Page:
Machine learning in life cycle assessment for process modeling of emerging technologies

Main Presenter:    Nicolás Martínez Ramón 

Co-Authors:   Diego Iribarren     Javier Dufour                                          

The use of life cycle assessment (LCA) is instrumental in identifying environmental hotspots in intricate systems and guiding the design and selection of environmentally friendly production methods. However, the amount of time, resources, and expertise required to compile an accurate life cycle inventory dataset is among the main concerns for LCA practitioners. This is especially true in the early design phase given the lack of commercial-scale primary plant data, while design choices strongly affect industrial-scale production [1]. Although process simulation is a useful tool for estimating inventory data in this phase, the sole use of first-principle models can sometimes be unfeasible due to high complexity and/or high computational demand.
Surrogate or substitute models aim to capture essential system responses through simplified versions of a model that significantly alleviate computational demands. They can be developed, amongst others, with machine learning (ML) techniques using data from real-world experiments and/or high-fidelity simulations [2].
This study aims to illustrate the possibilities of incorporating ML into the LCA workflow, especially regarding inventory data generation in the prospective scale-up of a process involving emerging technologies. To do so, a first case aimed at abstracting a complete process into a two-layer artificial neural network was proposed. In this case, a set of four gasification simulation models was prepared to be flexible and provide synthetic data by conducting sensitivity analysis for 19 input variables (composition, temperature, pressure…) and 18 responses such as CO2 emissions, electricity consumption, and external heat demand. This simplified version of the model was then used to assess the environmental impact of integrating a gasification unit into a complete waste management system.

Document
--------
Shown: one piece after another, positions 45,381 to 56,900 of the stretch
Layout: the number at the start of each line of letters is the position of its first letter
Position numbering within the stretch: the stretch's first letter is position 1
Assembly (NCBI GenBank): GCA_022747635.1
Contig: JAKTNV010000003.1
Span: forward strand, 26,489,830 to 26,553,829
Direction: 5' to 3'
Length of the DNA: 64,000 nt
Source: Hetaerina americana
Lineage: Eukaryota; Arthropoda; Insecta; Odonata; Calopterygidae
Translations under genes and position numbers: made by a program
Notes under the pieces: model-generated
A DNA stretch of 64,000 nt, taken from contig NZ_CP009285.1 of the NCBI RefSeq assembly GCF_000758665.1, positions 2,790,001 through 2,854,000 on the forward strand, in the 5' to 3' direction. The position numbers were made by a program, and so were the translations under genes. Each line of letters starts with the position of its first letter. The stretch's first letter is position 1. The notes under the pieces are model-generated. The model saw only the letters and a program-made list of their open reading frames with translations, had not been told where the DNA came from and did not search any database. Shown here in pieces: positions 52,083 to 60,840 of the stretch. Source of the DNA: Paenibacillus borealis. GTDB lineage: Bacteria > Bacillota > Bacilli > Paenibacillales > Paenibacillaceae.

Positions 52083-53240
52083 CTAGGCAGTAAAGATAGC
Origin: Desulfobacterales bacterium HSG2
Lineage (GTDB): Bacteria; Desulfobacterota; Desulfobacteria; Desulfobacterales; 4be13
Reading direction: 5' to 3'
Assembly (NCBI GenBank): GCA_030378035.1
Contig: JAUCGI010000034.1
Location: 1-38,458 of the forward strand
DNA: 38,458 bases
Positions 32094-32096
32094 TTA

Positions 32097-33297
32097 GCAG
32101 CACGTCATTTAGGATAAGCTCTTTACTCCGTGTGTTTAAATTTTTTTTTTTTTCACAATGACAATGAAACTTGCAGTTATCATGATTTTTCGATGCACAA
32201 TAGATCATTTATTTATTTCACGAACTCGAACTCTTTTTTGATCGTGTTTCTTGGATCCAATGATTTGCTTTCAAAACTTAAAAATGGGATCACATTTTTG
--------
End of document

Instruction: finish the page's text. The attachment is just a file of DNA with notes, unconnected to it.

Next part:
Additionally, a second case focused on substituting a complex part of a process for an ML surrogate model. In this case, the pyrolysis reactor was simulated using a three-layer artificial neural network capable of predicting pyrolysis product yields based on data from the literature. This simulation enabled a flexible model (8 input variables and 18 responses) for predicting inventory data such as emissions and utility consumption for a technology that is otherwise complex to model.
Overall, this work paves the way for future studies relying on implementing ML to predict inventory data, consequently facilitating the completion of LCAs, especially when process modeling poses a challenge in terms of complexity or computational load.

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